University entrance exams are highly competitive in Iran, with the number of female applicants increasing each year
Year-on-year more Iranian women than men are applying for university places, motivated some say by the chance to live a more independent life, to have a career and to escape the pressure from parents to stay at home and to get married.

Women are well-represented across a wide range of professions and there are many female engineers, scientists and doctors.

But many in Iran fear that the new restrictions could now undermine this achievement.

"I wanted to study architecture and civil engineering," says Leila, a young woman from the south of Iran. "But access for girls has been cut by fifty per cent, and there's a chance I won't get into university at all this year."

Continue reading the main story “Start QuoteTraditional politicians now see educated and powerful women as a threat”
End Quote Saeed Moidfar Retired professor from Tehran
In the early days after the Islamic revolution, universities were one of the few places where young Iranian men and women could mix relatively freely.

Over the years this gradually changed, with universities introducing stricter measures like separate entrances, lecture halls and even canteens for men and women.

Since the unrest after the 2009 presidential election this process has accelerated as conservative politicians have tightened their grip on the country.

Women played a key role in those protests - from the traditionally veiled but surprisingly outspoken wives of the two main opposition candidates, to the glamorous green-scarved demonstrators out on the streets of Tehran and other cities.

Some say it was the prominient role of women in 2009's protests that has unnerved Iran's conservative leaders
Some Iranians say it was the sight of so many young Iranian women at the forefront of the protests in 2009 that unnerved the country's conservative leaders and prompted them into action.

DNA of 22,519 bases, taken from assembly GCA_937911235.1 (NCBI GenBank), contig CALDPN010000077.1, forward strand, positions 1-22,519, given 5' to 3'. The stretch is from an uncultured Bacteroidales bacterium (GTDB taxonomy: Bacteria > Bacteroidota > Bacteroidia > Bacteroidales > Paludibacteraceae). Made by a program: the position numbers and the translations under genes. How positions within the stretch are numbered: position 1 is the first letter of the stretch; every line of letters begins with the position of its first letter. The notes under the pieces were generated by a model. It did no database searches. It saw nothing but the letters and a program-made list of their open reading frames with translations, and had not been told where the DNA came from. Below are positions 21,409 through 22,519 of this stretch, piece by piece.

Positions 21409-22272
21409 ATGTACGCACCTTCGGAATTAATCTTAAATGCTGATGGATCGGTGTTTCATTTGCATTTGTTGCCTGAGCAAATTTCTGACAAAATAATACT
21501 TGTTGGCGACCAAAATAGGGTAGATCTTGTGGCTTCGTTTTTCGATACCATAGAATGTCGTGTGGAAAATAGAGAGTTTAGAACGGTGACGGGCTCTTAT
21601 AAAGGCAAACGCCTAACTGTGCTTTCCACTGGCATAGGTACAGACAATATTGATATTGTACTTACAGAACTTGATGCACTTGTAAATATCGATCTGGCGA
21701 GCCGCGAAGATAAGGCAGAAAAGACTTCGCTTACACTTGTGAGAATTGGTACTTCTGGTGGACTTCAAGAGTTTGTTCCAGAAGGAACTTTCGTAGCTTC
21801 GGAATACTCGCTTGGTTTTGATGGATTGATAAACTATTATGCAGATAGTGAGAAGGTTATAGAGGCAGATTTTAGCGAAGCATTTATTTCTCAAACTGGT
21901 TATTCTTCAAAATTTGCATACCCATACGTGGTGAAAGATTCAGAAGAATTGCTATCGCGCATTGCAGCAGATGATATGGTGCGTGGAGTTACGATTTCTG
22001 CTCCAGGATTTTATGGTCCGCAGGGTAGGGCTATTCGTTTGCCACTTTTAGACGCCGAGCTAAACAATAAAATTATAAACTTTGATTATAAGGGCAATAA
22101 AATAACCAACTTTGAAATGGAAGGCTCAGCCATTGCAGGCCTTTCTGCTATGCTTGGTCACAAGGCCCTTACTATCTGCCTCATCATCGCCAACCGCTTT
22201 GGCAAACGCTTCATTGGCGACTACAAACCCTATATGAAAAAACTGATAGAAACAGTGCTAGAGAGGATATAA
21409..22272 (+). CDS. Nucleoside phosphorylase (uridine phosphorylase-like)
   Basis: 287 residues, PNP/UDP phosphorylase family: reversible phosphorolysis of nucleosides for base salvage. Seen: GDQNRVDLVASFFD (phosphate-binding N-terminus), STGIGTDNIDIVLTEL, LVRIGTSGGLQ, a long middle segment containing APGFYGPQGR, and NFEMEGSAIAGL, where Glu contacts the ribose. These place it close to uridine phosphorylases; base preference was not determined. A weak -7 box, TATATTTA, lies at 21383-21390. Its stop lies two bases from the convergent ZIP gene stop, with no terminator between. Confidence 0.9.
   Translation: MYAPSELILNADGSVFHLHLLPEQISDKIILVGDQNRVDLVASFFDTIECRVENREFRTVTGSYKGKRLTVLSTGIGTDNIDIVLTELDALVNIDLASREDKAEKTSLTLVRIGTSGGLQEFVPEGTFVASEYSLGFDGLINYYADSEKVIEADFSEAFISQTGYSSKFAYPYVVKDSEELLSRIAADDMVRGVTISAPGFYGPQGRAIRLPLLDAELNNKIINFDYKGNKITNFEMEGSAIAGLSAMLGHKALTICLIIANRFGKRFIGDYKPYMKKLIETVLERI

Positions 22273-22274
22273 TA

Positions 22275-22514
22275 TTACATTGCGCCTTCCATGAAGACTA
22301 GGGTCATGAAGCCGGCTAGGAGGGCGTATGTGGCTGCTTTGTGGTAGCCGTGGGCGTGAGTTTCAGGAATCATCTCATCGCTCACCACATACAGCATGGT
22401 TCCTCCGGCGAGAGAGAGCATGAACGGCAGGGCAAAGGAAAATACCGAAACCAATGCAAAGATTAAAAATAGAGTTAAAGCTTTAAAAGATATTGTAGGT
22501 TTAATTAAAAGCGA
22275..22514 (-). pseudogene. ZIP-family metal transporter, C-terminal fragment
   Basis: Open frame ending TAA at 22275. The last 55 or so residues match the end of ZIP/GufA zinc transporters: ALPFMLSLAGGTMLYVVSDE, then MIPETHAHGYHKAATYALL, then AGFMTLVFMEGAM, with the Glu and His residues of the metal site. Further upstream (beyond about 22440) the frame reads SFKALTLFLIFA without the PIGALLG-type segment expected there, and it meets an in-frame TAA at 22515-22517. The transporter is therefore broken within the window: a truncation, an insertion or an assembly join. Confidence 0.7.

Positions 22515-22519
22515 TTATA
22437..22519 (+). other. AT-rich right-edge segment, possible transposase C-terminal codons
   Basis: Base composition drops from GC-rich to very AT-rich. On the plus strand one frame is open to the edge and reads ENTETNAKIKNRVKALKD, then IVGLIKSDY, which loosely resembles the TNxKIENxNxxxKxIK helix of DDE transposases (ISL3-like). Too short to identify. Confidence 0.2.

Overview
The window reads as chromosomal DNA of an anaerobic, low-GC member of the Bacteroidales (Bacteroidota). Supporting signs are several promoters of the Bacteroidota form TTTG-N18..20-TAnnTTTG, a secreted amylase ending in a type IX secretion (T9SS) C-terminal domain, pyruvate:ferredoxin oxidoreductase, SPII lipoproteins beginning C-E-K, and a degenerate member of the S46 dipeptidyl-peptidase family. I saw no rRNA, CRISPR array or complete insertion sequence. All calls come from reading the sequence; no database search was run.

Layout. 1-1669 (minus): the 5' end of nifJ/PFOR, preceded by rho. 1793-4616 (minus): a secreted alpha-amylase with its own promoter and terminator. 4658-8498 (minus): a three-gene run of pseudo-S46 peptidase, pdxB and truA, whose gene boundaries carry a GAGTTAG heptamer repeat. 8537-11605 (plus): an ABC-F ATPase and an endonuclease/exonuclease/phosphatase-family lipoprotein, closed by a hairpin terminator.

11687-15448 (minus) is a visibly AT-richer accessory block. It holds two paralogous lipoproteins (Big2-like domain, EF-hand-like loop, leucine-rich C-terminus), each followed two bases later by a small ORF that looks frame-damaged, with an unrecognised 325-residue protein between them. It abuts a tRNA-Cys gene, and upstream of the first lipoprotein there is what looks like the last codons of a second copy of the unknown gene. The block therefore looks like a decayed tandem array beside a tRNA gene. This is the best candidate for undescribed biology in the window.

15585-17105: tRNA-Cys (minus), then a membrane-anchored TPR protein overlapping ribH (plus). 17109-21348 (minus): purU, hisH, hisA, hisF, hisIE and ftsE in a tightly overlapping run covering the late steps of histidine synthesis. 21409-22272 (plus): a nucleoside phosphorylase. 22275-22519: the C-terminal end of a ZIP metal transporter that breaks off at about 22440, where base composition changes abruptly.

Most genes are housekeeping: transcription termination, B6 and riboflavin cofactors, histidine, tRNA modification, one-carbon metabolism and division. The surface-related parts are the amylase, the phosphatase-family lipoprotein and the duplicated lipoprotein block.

"The women's movement has been challenging Iran's male-dominated establishment for several years," says Saeed Moidfar, a retired sociology professor from Tehran.

"Traditional politicians now see educated and powerful women as a threat."

'Islamisation'

In a speech after the 2009 protests, the country's Supreme Leader Ayatollah Ali Khamenei called for the "Islamisation" of universities and criticised subjects like sociology, which he said were too western-influenced and had no place in the Iranian Islamic curriculum.

Since then, there have been many changes at universities, with courses cut and long-serving academic staff replaced with conservative loyalists.

Continue reading the main story “Start QuoteFrom age 16 I knew I wanted to be a mechanical engineer, I really worked hard for it ... But although I got high marks in the entrance exam, I've ended up with a place to study art and design instead”
End Quote Noushin A student from Esfahan
Many see the new restrictions on female students as a continuation of this process.

In August 2012 Ayatollah Khamenei made another widely-discussed speech calling for Iranians to return to traditional values and to have more children.